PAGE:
Of course the real reason your data is secure is not that the NSA can’t break your encryption but because you’re a nobody and they’ve got lots of more important things to do than breaking the encryption on your porn stash. But also, lots of terrorists are using encryption, and probably in a lot of cases that encryption works and the NSA isn’t able to read that information. But in a lot of other cases terrorists are using encryption but there’s a flaw that enables the NSA to crack it. And then they get to read the terrorists boring emails about how the food sucks at the terrorist training camp.

Just as important as the content of the traffic is the mere fact that the traffic exists. If Bob the Terrorist emails some random guy Steve something encrypted that the NSA can’t read, just knowing that Bob emailed Steve is incredibly important.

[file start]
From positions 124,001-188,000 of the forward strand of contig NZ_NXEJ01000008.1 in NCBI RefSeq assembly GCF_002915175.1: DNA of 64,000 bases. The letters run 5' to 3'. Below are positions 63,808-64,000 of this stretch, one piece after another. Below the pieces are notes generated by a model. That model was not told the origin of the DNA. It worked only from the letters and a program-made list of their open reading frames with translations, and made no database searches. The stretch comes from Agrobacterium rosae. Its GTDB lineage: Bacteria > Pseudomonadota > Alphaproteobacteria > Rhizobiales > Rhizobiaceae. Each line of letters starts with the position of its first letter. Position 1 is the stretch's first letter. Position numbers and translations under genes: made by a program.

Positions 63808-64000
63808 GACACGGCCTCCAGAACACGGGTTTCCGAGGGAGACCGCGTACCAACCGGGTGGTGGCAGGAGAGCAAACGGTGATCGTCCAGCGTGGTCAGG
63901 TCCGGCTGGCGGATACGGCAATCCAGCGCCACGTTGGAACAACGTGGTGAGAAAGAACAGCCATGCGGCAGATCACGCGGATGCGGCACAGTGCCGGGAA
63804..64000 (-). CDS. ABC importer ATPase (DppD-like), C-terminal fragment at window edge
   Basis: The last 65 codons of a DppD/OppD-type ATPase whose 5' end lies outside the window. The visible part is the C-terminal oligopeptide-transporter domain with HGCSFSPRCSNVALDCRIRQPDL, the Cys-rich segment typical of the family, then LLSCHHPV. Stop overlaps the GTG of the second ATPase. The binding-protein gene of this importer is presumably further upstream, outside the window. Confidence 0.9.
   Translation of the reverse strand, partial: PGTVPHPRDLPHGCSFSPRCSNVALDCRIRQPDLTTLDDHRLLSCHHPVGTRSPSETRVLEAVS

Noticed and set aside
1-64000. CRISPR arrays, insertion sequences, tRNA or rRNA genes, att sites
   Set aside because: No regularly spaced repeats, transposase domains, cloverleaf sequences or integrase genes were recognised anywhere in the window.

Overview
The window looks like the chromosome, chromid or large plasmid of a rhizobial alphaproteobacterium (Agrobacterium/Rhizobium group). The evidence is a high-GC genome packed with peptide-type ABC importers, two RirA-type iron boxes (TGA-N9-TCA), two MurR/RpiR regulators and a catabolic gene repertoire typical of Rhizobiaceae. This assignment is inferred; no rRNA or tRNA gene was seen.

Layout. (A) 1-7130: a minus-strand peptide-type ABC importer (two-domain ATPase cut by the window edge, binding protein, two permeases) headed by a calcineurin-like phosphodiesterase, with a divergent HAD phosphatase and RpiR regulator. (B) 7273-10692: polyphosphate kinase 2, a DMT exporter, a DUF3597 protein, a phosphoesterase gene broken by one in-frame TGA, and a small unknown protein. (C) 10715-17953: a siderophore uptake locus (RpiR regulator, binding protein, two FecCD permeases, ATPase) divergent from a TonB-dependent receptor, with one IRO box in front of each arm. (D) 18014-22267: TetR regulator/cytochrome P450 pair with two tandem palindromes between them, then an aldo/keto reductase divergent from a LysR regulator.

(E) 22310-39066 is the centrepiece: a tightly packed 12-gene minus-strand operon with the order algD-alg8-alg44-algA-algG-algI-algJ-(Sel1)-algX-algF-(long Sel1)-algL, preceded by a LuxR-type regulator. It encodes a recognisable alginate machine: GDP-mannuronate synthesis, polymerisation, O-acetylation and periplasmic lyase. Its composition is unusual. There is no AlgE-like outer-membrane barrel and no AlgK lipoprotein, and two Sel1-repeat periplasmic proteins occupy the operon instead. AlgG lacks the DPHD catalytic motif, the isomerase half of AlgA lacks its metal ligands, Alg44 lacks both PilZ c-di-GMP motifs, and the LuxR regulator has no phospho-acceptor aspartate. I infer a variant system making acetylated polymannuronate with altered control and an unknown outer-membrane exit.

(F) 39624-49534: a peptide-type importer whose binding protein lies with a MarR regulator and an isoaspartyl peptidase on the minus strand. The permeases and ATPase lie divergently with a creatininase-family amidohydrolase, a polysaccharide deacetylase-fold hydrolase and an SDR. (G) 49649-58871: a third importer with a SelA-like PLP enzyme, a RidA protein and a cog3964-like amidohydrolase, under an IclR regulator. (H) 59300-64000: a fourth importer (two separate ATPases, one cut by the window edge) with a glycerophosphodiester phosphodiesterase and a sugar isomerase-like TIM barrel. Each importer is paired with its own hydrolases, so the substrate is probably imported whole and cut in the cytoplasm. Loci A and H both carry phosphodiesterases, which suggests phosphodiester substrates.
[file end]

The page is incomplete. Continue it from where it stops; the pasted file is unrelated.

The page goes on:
Nobody can brute-force a 256-bit password unless it was poorly chosen, but an awful lot of passwords are in fact poorly chosen. This thumb drive tries to prevent that by enforcing complexity requirements, but password complexity requirements don’t work nearly as well as they’re supposed to, since passwords can look very complex without actually being so. The only way to test whether a password can survive, say, a 24-hour attempt at cracking it is to spend 24 hours attempting to crack it. Which is a short amount of time for the NSA trying to get at some piece of information they want, but a long time to wait for the security system to verify that your password is good enough.